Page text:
The first Chinese stealth unmanned combat drone conducted a successful maiden flight Thursday, according to accounts by Chinese media and photos taken from a popular Chinese military website.
Lijian, or “sharp sword” in English, aced its first test
flight in southwest China, making the People’s Republic of China
the fourth nation to successfully fly a stealth unmanned aerial
The test flight lasted nearly 20 minutes, according to accounts on cjdby.net, a Chinese military forum, and later picked up by the People's Daily, Xinhua News Agency and the South China Morning Post.
Several photos show the delta-wing, single-engine drone in flight early Thursday afternoon.
Lijian was made for the People’s Liberation Army Air Force and Navy Air Force for combat, tracking and reconnaissance, said Xu Guangyu, a former PLA major general who is now a senior researcher at the China Arms Control and Disarmament Association.
"The drone, which is capable of flying undetected at high altitudes while providing high-resolution video and other intelligence, will let maritime departments keep abreast of developments in the East and South China seas and will help Beijing make accurate decisions when dealing with territorial disputes with its neighbors,” Xu said, according to South China Morning Post.
Wang Ya’nan, deputy editor-in-chief at Aerospace Knowledge magazine, told China Daily, Lijian is ideal for use at sea.
"I think the size and technological capability of the Sharp Sword make it a suitable choice for the navy if it is to select an unmanned combat platform for its aircraft carrier."
One Chinese anti-terrorism expert said Lijian won’t be used for domestic, anti-terrorism spying.
"China's anti-terrorism activities take place at home, so conventional methods of surveillance are sufficient," said Li Wei, of the China Institute of Contemporary International Relations. "The cost of deploying a (unmanned combat aerial vehicle) is too high and not necessary.”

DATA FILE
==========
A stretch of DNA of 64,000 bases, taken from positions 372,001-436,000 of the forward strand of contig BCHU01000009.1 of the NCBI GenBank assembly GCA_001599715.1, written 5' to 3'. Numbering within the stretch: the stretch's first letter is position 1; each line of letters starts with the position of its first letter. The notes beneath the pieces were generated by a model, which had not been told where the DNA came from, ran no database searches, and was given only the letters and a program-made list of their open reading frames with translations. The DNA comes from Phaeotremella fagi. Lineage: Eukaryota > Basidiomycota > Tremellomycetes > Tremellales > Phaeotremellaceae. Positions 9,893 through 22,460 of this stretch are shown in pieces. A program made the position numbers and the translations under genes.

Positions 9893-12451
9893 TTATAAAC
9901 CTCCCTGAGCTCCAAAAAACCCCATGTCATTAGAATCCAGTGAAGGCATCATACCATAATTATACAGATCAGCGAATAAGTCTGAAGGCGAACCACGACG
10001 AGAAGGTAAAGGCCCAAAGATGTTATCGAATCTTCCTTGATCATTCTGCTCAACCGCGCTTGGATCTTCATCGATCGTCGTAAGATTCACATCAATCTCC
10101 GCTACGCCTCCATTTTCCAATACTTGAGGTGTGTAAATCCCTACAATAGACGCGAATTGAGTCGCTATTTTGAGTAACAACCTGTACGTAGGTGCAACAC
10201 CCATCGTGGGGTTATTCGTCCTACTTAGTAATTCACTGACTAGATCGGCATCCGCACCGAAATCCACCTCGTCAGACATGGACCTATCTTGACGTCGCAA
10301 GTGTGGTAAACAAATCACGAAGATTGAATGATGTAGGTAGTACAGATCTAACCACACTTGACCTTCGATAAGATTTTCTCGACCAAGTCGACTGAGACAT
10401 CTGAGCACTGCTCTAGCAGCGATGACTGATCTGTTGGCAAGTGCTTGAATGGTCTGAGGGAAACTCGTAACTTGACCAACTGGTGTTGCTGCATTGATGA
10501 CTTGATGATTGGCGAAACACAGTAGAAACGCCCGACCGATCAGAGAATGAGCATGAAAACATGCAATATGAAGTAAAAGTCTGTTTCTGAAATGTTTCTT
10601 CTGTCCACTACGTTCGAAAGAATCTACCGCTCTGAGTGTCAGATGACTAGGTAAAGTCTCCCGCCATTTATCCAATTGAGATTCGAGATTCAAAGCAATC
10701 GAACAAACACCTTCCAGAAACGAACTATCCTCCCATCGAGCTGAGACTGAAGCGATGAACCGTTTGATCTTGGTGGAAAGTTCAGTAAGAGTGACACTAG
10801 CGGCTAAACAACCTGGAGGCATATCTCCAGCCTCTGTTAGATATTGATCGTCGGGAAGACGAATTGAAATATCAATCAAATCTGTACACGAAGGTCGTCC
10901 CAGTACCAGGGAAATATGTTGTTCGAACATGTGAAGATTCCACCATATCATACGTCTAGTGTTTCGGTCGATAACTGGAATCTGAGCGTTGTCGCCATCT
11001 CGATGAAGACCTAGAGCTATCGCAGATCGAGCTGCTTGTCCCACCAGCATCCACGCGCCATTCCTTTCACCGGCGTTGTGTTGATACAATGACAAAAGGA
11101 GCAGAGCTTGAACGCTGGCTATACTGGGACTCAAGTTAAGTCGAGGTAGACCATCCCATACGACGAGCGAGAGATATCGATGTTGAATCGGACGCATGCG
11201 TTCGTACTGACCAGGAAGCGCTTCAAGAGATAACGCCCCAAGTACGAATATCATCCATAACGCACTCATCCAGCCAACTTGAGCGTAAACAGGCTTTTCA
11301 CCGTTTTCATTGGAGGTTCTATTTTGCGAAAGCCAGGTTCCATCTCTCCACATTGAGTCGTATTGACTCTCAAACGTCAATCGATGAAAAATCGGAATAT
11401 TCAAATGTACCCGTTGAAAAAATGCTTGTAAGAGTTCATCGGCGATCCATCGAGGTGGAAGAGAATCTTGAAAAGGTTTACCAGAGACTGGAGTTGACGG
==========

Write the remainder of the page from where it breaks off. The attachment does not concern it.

Lijian was designed jointly by the Hongdu Aviation Industry Group and Shenyang Aviation Corporation, both of China’s top aircraft manufacturer, Aviation Industry Corp of China. The project was launched in 2009, and the drone's first ground test was conducted on December 13, 2012.
The information office at Aviation Industry Corp of China would not confirm Thursday’s flight, according to China Daily.
The drone has been compared to the Northrop Grumman-made X-47 series used by the US Navy which recently conducted successful aircraft carrier operations, and the nEUROn, made by various European companies but led by the French company Dassault Aviation.
Medium’s David Axe, a longtime military and conflict reporter, said Lijian is closer to the Russian MiG Skat drone.
South China Morning Post said Lijian is China’s “third home-grown stealth aircraft in three years, and follows the advanced J-20 and J-31 stealth fighter jets.”
Axe notes China is trying to catch up to America’s unmanned drone fleet, beyond just those with stealth capabilities.
“Before Sharp Sword, China unveiled a prop-driven armed drone similar to the US Predator, plus a jet-powered long-range spy UAV akin to the American Global Hawk,” Axe wrote. “Chinese navy warships have launched small drones not unlike the US Scan Eagle.”
Long-distance photos of a Lijian prototype started appearing in May on various military forums, as Chinese media reports the drone had completed ground-taxiing tests around that time.
The most recent Pentagon report on the Chinese military, published in May, alluded to Lijian.
“The acquisition and development of longer-range Unmanned Aerial Vehicles…and Unmanned Combat Aerial Vehicles, will increase China’s ability to conduct long-range reconnaissance and strike operations.”
The Pentagon recognizes “solid-state electronics and micro processors [and] guidance and control systems” as technologies China finds simpler to buy or steal rather than developing on its own, Axe noted.
China joins the US, the UK and France in successfully flying a stealth combat drone. India, Iran, Israel, Italy, Sweden and Russia also have their own stealth UAV programs.